Bashar Hafez al-Assad (born 11 September 1965) is the 19th president of Syria since 17 July 2000. In addition, he is the commander-in-chief of the Syrian Armed Forces and the Secretary-General of the Central Command of the Arab Socialist Ba’ath Party. His father, Hafez al-Assad, was the president of Syria before him, serving from 1971 to 2000.
Bashar Hafez al-Assad (born 11 September 1965) is the 19th president of Syria since 17 July 2000. In addition, he is the commander-in-chief of the Syrian Armed Forces and the Secretary-General of the Central Command of the Arab Socialist Ba’ath Party. His father, Hafez al-Assad, was the president of Syria in the past him, serving from 1971 to 2000.
Born and raised in Damascus, Bashar al-Assad graduated from the medical scholastic of Damascus University in 1988 and began to perform as a doctor in the Syrian Army. Four years later, he attended postgraduate studies at the Western Eye Hospital in London, specialising in ophthalmology. In 1994, after his elder brother Bassel died in a car crash, Bashar was recalled to Syria to accept over Bassel’s role as beneficiary apparent. He entered the military academy, taking proceedings of the Syrian military presence in Lebanon in 1998.
Political scientists have characterised the Assad family’s pronounce of Syria as a personalist dictatorship. On 17 July 2000, Assad became president, succeeding his father, who died in office a month prior. In the uncontested 2000 and 2007 elections, he customary 97.29% and 97.6% support, respectively. On 16 July 2014, Assad was sworn in for out of the ordinary seven-year term after unconventional election gave him 88.7% of the vote. The election was held and no-one else in areas controlled by the Syrian management during the country’s ongoing civil combat and was criticised by the UN. Assad was re-elected in 2021 with exceeding 95% of the vote in complementary national election. These elections have been criticized by international observers, as without difficulty as the Syrian opposition, as being fraudulent and non-democratic. Throughout his leadership, human rights groups have characterized Syria’s human rights issue as poor. The Assad direction describes itself as secular, while some political scientists write that his regime exploits sectarian tensions in the country and relies on the Alawite minority to remain in power.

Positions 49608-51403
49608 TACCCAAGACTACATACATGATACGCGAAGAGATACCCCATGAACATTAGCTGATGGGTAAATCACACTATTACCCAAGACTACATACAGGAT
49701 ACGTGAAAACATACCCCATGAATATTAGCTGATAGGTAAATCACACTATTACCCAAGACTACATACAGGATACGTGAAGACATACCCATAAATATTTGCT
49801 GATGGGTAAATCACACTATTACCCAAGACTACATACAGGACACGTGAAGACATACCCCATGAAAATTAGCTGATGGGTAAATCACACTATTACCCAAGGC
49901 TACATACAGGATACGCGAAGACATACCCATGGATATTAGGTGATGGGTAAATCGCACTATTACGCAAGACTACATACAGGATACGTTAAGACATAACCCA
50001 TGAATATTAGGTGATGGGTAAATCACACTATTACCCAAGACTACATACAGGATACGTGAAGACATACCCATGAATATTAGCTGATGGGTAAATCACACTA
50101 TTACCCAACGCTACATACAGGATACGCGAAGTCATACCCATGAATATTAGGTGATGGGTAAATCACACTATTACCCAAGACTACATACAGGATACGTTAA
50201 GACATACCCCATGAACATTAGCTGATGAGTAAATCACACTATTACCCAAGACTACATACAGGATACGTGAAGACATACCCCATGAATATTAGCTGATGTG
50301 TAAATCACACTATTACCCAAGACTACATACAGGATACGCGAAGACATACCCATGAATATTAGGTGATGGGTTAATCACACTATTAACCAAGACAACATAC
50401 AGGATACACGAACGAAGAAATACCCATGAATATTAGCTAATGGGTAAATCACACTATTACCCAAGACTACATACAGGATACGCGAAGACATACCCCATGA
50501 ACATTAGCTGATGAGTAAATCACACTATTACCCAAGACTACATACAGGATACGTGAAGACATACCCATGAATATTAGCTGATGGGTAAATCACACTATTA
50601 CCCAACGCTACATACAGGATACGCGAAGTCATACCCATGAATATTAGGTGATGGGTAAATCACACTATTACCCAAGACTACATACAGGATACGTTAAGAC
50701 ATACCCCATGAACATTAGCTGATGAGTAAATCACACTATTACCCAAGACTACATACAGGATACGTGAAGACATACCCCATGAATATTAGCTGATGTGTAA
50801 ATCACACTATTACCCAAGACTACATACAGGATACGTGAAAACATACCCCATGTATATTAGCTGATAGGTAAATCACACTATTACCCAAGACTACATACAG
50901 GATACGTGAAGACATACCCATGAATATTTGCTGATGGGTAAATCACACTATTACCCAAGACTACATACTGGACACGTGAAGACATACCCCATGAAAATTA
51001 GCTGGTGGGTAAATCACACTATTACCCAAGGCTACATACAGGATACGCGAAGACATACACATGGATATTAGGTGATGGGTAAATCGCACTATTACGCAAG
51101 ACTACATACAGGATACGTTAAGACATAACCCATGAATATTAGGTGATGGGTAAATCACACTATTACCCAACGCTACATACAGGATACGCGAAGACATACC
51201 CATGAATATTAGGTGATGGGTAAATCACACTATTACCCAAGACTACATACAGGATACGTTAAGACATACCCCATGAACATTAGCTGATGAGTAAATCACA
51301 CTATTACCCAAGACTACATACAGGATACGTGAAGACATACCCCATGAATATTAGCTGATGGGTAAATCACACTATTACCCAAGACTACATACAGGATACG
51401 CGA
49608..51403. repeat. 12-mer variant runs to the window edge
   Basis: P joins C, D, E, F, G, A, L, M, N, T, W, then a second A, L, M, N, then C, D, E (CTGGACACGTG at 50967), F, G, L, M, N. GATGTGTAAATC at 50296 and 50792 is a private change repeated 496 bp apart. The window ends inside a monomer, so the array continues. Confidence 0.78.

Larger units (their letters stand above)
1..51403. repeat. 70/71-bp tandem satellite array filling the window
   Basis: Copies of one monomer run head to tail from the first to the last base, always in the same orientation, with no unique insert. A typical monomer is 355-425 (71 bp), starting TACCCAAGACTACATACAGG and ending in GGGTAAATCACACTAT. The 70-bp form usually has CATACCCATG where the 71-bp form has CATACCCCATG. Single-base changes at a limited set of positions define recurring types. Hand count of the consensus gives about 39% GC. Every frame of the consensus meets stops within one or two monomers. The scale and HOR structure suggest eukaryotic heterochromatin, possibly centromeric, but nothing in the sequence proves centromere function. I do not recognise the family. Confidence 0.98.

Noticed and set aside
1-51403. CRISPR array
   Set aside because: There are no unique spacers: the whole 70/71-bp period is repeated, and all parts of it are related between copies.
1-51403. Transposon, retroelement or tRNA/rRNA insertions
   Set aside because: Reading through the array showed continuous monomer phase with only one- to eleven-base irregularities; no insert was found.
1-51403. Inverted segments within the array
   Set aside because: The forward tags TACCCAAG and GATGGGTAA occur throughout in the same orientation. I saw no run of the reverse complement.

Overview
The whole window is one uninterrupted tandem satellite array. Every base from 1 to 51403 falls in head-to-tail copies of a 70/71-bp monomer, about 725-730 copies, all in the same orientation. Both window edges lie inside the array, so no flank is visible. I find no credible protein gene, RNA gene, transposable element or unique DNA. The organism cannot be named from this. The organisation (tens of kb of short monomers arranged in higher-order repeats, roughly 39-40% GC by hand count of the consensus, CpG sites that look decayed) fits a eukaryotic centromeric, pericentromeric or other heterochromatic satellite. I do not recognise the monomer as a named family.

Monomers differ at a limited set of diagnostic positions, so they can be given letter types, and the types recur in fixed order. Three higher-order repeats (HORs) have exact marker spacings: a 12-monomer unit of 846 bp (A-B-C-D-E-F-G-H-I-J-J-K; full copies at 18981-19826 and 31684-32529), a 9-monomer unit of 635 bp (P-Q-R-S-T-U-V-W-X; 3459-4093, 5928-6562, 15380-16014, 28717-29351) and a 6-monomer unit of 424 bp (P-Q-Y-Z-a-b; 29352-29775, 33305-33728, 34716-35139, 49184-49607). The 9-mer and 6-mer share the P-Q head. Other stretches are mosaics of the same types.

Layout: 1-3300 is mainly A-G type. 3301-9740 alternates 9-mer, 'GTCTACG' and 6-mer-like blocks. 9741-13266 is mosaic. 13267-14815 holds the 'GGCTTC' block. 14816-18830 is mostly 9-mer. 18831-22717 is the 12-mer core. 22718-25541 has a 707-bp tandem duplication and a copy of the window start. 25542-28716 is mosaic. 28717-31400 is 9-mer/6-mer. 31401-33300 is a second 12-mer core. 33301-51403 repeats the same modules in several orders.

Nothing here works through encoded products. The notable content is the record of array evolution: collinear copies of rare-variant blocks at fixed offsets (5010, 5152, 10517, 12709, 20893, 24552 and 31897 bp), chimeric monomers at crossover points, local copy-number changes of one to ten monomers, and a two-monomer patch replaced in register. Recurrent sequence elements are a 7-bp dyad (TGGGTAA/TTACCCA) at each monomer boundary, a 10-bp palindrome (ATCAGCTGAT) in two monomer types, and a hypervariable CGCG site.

Once seen by many states as a potential reformer, the United States, the European Union, and the majority of the Arab League called for Assad’s renunciation from the direction in 2011 after he ordered a violent crackdown upon Arab Spring protesters, which led to the Syrian Civil War. In December 2013, the UN High Commissioner for Human Rights Navi Pillay declared that findings from an inquiry by the United Nations implicated Assad in case crimes. The OPCW-UN Joint Investigative Mechanism concluded in October 2017 that Assad’s doling out was responsible for the Khan Shaykhun chemical attack. In June 2014, the American Syrian Accountability Project included Assad on a list of stroke crimes indictments of running officials and rebels it sent to the International Criminal Court. Assad has rejected allegations of accomplishment crimes and criticised the American-led charity in Syria for attempting regime change.